Retirement Living and Assisted Living specialists, McCarthy & Stone, explore how the lack of downsizing options for over 55s is creating ‘Generation Stuck’ .

Downsizing was once the preserve of the ‘empty nesters’ who no longer needed so much space, but now it’s becoming the preferred option for many in later life who are looking to improve their lifestyle and make the most out of their retirement years.

At McCarthy and Stone, we recently commissioned an in-depth report into downsizing and found there is a huge demand for those in later life looking to downsize from their current property, with one in three (33%) UK homeowners aged 55 and over considering or expect to consider downsizing. However, a lack of suitable housing options is preventing them from moving, creating a ‘Generation Stuck’.

As part of the report, a YouGov survey found that the main motivations to downsize include lower property maintenance (56%), reduced bills (43%) and children leaving home (43%).

Moving to a smaller property was also found to play a significant role in planning a financially secure retirement. Almost three in 10 (29%) homeowners aged 55 and over expect to release more than £100,000 in equity from downsizing. The most common uses for the equity released was to boost savings, followed by using the extra money to enhance daily life.

The number of people over the age of 65 is due to increase by 50% to 17.2 million over the next 20 years, and the latest figures show that the UK will run out of homes for this demographic unless another 90,000 retirement homes are built in the next five years.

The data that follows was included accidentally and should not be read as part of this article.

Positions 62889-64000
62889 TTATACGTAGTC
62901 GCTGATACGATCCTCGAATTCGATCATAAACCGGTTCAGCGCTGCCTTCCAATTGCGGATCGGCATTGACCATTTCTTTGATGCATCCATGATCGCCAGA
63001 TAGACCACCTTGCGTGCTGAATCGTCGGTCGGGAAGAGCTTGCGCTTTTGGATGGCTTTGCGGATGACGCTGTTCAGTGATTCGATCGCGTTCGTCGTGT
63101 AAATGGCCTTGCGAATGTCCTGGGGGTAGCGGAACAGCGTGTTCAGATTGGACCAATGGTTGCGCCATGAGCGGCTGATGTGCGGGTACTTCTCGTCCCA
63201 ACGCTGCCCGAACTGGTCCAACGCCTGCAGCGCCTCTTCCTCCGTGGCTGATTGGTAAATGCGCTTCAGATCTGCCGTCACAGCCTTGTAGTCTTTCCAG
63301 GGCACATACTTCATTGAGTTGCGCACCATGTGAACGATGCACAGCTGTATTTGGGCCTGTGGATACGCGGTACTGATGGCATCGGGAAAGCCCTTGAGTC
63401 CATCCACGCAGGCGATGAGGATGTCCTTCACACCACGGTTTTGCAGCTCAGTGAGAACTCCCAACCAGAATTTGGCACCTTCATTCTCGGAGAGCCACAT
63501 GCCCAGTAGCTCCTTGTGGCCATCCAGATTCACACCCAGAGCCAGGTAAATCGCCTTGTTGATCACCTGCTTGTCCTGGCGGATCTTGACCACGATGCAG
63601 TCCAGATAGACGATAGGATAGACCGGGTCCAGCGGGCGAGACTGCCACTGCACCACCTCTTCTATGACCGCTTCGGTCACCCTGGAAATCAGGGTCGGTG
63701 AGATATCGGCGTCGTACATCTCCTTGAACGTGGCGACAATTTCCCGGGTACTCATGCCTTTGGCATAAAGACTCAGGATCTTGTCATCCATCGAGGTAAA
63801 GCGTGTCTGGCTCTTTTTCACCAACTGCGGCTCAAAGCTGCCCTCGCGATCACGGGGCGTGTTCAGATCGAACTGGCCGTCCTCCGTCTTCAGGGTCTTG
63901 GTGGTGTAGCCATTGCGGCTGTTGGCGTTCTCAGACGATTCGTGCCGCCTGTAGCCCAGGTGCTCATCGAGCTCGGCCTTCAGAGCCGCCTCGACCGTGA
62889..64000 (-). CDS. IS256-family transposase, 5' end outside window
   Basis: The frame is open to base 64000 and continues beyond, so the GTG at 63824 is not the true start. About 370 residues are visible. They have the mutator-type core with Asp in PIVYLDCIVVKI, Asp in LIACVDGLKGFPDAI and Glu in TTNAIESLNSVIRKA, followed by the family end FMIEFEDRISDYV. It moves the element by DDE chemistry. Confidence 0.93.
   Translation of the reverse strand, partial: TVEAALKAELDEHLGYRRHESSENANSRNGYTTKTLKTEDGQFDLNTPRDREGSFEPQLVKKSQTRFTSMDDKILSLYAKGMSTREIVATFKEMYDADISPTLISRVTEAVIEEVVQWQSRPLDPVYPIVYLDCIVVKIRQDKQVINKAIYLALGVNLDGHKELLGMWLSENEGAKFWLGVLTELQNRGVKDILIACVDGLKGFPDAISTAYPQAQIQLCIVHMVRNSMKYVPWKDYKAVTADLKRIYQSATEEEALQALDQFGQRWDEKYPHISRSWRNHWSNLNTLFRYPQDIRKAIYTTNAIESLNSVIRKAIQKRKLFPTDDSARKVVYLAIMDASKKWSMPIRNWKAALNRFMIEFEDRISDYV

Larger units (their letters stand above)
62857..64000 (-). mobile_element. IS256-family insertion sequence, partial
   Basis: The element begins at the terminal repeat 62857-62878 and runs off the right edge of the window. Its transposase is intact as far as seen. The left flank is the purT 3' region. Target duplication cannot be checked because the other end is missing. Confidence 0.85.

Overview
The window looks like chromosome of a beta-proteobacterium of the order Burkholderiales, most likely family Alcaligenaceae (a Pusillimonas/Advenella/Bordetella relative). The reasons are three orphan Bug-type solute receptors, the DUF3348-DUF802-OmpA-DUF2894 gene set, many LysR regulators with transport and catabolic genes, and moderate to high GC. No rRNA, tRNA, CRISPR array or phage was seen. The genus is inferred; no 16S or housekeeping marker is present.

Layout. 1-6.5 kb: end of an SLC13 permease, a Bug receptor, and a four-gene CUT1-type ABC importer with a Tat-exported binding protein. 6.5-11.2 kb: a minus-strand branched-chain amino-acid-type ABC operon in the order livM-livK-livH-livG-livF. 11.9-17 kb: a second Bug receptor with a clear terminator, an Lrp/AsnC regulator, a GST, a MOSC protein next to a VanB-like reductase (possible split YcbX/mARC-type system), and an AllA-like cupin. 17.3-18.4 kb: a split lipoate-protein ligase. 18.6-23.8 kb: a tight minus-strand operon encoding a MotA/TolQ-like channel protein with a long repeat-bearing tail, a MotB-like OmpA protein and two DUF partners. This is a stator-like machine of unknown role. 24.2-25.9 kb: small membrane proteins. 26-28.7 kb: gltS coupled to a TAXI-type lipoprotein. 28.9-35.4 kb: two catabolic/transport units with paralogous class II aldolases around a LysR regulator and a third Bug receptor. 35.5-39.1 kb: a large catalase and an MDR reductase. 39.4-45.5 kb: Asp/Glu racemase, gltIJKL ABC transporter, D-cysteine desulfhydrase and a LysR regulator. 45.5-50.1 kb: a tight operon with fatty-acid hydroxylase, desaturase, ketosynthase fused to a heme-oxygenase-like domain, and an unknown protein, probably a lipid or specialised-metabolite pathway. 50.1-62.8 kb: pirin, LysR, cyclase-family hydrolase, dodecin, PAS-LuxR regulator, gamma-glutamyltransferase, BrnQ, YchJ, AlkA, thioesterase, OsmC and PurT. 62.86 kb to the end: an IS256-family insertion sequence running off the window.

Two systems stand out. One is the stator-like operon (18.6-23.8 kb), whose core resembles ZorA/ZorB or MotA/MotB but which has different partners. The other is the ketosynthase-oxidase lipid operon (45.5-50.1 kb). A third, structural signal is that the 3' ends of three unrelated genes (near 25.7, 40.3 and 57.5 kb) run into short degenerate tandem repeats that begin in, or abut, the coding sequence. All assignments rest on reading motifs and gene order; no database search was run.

As the UK’s leading retirement housebuilder, we are calling for housing reforms under three main themes to help address what is a growing issue for the UK:

  1. Adequacy: Greater efforts to stimulate the supply of options for downsizing and moving in later life. For example, retirement housing could be given a classification to confer it enhanced planning status and give it exemption from a range of planning restraints.
  1. Affordability: The downsizing process could be made more affordable by exempting older households from stamp duty when they downsize. Other measures could include offering financial support for the costs associated with moving or revising the Help to Buy scheme to include ‘later-life buyers’ who face an affordability gap.
  1. Awareness: Advice and guidance could play a crucial role in increasing older households’ awareness of the options available, and the potential benefits of downsizing. As greater resources become available to help older people navigate the complexities of later life, such as pension freedoms or extended working lives, it will be important for the concept of housing to receive similar attention to help inform and empower people.

There are plenty of reasons why moving to a smaller property makes sense in retirement. Selling the larger family home can help release equity to supplement savings or pay off debts, and it can also reduce the hassle of home ownership with less rooms to clean and maintain, as well as help lower household costs.

McCarthy and Stone regularly revises the design and specification of its developments to create high quality later living environments that meet homeowners’ ever-changing expectations. This includes developing larger apartments in highly sought after areas, with more storage space, and schemes with more car parking spaces, stunning atriums to let in natural light, balconies and the inclusion of more glazing to facilitate views and a greater sense of space.

To find out more about McCarthy & Stone, please visit

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